Benefits of participating in the Girlchoir extend beyond music, Jenkins believes. The girls develop a trust and respect for each other that is independent of their level of musical accomplishment, she says. “Each fall Quarter Notes, [the choir on the second rung of musical expertise] and the Ensemble [a selected advanced choir] work together to present a program. Both learn from each other. This fall the theme was ‘What a Wonderful World,’ and the Ensemble sang music from the Brazilian rain forest. The younger girls proposed that there be more bird-like sounds in the performance, and the older girls made the change. It was pretty transformational.”

Jenkins was born into a musical family in Philadelphia with a choral director/organist mother married to an auto mechanic. The youngest of four siblings, she says, “Music started at home for us. It was there from the time I was born until now. There was instrumental music, vocal music, and choral music.”

The family is large, close-knit, and supportive, Jenkins says. “There are 40 of us for Thanksgiving. They’re my number-one cheerleaders.”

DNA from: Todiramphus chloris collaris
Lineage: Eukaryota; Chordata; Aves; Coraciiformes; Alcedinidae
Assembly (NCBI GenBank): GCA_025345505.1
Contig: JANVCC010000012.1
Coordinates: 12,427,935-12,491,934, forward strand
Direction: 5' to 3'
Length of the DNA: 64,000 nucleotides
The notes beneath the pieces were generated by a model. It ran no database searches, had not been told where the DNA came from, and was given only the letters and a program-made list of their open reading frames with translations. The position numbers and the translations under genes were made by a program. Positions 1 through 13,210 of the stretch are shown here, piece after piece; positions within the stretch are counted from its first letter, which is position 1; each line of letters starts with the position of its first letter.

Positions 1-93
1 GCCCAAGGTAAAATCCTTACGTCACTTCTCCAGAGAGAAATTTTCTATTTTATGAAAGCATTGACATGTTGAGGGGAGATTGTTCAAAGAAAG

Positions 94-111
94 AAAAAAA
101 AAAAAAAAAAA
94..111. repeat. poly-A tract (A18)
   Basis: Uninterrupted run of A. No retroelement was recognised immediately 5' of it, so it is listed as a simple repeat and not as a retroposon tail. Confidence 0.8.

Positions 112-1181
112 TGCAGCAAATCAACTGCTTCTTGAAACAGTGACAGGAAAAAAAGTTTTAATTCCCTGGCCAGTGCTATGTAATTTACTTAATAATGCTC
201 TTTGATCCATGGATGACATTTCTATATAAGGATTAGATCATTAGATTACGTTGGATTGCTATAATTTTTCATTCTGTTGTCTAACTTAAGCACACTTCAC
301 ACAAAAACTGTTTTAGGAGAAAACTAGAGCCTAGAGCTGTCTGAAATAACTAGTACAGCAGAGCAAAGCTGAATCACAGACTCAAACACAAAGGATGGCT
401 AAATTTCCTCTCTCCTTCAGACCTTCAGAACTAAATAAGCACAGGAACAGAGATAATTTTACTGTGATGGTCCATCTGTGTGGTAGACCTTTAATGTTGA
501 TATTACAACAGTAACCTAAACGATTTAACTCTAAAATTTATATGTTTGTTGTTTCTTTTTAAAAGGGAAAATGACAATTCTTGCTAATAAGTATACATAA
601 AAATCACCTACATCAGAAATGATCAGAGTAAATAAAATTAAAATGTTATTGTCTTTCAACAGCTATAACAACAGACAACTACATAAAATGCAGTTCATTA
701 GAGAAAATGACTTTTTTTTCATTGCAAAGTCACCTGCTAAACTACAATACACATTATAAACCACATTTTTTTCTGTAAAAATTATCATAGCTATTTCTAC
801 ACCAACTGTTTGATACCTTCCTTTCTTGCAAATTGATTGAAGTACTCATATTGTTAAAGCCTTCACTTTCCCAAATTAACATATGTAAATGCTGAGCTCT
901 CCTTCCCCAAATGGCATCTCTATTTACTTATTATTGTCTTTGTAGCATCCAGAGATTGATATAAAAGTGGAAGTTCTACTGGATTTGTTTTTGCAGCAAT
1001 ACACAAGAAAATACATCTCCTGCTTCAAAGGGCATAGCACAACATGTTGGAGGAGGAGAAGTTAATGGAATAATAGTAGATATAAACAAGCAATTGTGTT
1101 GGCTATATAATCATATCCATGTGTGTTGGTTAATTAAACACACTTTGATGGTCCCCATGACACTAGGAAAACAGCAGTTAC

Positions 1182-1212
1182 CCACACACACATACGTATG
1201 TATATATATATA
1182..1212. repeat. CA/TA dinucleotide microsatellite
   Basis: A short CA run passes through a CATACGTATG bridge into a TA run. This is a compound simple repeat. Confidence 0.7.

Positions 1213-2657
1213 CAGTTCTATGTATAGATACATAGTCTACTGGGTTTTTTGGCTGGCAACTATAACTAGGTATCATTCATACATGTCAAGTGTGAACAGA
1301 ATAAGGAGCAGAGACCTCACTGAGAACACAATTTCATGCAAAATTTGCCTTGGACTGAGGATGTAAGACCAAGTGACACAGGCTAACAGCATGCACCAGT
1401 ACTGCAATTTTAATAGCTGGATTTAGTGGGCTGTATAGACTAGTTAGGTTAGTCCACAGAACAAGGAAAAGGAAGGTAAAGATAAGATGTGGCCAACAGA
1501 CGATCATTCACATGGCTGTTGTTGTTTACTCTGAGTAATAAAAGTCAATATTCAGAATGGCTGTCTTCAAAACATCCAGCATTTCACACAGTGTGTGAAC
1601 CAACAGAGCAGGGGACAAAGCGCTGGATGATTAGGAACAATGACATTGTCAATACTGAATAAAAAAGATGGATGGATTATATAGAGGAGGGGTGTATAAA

The family plays a constant role in Jenkins’ sparse spare time. With weekdays committed to teaching and Girlchoir rehearsals, and weekends devoted to performances and Girlchoir administration, she says, “I look for a balance. I want to find quiet time, spend time with my family and friends, and work on my health. It’s a challenge.”

“I try something new every month,” Jenkins says. “This month it’s a hip-hop dance class. I’ve done hiking, kickboxing, and zumba. I go month by month.”

Jenkins finds that reading gives her a respite from her heavy work schedule. “That’s how I unwind,” she says. “Right now, I’m reading a book about choral conducting.” I point out that choral conducting is a professional activity for her. She replies, “Yes, but I didn’t have to write the book.”

Winter Concert: United in Song, Princeton Girlchoir, McCarter Theater, 91 University Place, Princeton. Sunday, January 22, 6 p.m. $15 to $30. 609-688-1888 or www.princetongirlchoir.org.